1) – Copy the disk image Disk1.dsk file to a real floppy using your favourite disk image tool

2) – Copy the PACMAN.5E ROM file to the floppy

After copying the ROM file and you type DIR you the disk should look like this:

Screen Shot 2017-03-08 at 4.35.10 PM

3) – Type RUN”PACMAN and hit Enter

If you get an NE Error it’s because you didn’t copy the PACMAN.5E file to the disk.  I’m sure taking a look at the PACMAN.BAS file will help.

You should see the loading screen:Screen Shot 2017-03-08 at 4.52.14 PM

Then the Startup / Option selection screen:Screen Shot 2017-03-08 at 4.52.49 PMFrom this screen use the arrow keys to change the options, other then selecting RGB/Composite these are the same as changing the DIP switch settings on a real Pac Man arcade machine.

From here press the Space Bar to start the Game, then hit 5 to insert a coin.  Press 1 to start a one player game or 2 to start a two player game.  Use the arrow keys to move Pac Man around.  Sorry no joystick support, as I don’t have a joystick for my CoCo 3.

Special Keys: 

A – Force scrolling to the top of the game screen

Z – Force scrolling to the bottom of the game screen

L – Skip the current level (this is built into the original Pac Man code for testing purposes)

A few things about this software:

The resolution of the real Pac Man hardware is 256×288, with the screen rotated 90 degrees.  So the play field is 288×256, the CoCo 3 hardware can use a maximum of 320×225 with 16 colours so it can’t show the full screen at one time without scaling the screen pixels.  Since this is a translation of Pac Man and I wanted the experience to look as close as possible to the real machine I decided that scrolling the screen vertically is the best option.  The game shows most of the maze at all times and if Pac Man is on the bottom half of the screen then it scrolls down.  If Pac Man is on the top half it scrolls up.  It only scrolls as much as it needs to show the maze.  If you want to see the top of the screen where the points are shown then press the A key.  If you want to see the bottom of the screen to see what level you are on press the Z key.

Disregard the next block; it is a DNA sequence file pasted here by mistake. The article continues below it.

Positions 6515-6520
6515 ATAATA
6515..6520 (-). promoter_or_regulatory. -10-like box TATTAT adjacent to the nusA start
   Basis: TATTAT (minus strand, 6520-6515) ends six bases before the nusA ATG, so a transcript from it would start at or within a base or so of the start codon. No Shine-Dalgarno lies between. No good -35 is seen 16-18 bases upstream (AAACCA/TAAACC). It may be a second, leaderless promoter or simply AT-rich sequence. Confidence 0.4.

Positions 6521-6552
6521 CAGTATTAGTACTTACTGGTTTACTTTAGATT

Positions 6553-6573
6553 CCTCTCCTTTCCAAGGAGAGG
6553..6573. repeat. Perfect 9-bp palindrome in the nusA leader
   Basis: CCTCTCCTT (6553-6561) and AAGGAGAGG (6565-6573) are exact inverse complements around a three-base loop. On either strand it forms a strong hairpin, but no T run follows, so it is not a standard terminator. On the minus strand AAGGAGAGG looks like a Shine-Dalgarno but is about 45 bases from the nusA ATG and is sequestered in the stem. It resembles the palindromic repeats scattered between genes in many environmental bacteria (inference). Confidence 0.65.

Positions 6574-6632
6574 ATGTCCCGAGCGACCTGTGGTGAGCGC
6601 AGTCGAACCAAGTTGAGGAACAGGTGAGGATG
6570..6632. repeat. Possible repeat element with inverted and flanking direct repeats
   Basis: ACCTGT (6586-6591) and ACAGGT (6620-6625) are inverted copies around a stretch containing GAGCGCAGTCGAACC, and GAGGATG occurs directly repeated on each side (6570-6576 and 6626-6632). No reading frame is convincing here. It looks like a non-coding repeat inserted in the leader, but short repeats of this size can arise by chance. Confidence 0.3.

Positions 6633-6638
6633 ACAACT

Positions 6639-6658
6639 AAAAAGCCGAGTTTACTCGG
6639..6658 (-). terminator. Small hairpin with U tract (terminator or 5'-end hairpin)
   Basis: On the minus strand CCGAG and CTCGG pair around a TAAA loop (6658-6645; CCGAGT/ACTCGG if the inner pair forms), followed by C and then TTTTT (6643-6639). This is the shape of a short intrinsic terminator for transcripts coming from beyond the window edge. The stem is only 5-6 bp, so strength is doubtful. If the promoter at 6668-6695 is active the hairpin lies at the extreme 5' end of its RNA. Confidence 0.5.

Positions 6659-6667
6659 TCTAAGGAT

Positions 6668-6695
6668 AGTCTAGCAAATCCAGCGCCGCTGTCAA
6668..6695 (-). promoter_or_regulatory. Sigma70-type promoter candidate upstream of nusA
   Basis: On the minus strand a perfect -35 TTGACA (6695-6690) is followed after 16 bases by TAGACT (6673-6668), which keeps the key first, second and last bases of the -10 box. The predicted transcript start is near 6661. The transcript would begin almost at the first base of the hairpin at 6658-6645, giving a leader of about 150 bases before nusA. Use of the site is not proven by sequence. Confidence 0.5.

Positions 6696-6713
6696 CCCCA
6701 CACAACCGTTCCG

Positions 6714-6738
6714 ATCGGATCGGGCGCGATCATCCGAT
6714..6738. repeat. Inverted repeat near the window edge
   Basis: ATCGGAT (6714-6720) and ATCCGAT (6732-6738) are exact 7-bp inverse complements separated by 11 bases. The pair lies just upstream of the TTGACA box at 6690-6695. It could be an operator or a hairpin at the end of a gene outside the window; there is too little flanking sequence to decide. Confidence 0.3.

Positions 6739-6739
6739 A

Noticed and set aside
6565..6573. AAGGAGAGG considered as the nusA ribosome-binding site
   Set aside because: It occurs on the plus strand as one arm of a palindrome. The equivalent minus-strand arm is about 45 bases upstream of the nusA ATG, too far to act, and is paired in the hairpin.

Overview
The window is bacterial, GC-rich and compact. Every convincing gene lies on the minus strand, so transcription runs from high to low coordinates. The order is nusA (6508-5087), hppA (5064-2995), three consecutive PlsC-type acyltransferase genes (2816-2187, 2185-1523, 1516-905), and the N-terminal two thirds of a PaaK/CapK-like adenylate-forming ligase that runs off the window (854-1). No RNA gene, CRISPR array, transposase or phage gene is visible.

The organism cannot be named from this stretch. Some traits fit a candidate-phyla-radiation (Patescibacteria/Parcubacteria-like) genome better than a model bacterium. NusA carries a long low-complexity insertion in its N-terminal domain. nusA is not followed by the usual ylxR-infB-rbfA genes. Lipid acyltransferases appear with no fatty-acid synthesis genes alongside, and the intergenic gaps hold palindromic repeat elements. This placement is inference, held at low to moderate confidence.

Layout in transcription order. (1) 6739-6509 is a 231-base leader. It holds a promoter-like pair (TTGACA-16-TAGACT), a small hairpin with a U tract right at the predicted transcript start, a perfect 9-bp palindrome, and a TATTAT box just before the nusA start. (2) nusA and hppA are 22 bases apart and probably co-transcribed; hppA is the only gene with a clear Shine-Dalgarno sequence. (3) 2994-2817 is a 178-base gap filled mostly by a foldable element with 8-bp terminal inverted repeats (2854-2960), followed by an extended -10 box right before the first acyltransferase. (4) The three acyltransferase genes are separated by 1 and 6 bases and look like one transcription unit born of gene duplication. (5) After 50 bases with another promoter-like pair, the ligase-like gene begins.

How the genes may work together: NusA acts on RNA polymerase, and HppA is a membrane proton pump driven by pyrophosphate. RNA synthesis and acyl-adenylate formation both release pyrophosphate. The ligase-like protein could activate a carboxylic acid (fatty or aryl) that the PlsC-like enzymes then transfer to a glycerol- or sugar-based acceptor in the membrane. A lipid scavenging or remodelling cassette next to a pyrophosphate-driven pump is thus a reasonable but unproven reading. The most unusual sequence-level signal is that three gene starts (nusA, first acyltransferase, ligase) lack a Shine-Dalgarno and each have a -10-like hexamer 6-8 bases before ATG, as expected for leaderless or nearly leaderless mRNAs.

Also included with the Disk1.dsk floppy image is my commented 6809 source code.  I’ve documented a lot of the code while transcoding the z80 code to the 6809 and also found a lot of commented code on the internet that is included.  So this is a really good resource if someone wants to learn how these old arcade games from the 80’s worked.

Here is the link

I hope others find it useful,

Glen Hewlett

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Zilog z80 to Motorola 6809 Transcode – Part 018 – Transcode is complete and a look at level 256

Hello again,

I’ve transcoded all the Pac Man z80 code to the 6809 now, except for some audio related code which isn’t going to be used on the CoCo 3.  The game plays properly now.  The demo mode ghost movement matches the original Pac Man ghost movement so I think it should play the same as the real machine meaning you should be able to use Pac Man patterns on the CoCo 3 version just like the real hardware.

The cutscenes are coded in but they currently look pretty bad right now since the sprites are changed around for normal game mode and the cutscenes use different sprites that I had to remove for normal game play (space limitation).  So I have to work on cleaning up the cutscenes.  Other then that any other little graphic glitch is sprite related and I don’t know if I’m going to fix them up before working out a better way to render the sprites which may fix those little glitches…

I tested out the game and changed the level to 256 to see if it would be drawn crazy just like a real Pac Man machine does and I’m happy to say that it does.  The only difference is the colour of the text isn’t the same, this is because the palette info on Pac Man hardware is handled differently then the CoCo 3.

 

screen-shot-2017-02-26-at-9-33-45-am

So from this point to make Pac Man perfect I need to:

  • Fix sprites while playing cutscene animations
  • Add Joystick support (I don’t have a joystick for my CoCo 3)
  • Speed up the game
  • Add sound output

Because the screen is a little too tall to be shown on the CoCo 3 screen I have written some code that auto scrolls vertically showing as much of the maze as it can at all times.  You can press the A key to see the top of the screen where the scores are shown.  Or you can press Z to see the bottom of the screen where the level info and the number of lives is shown.

See you in the next post…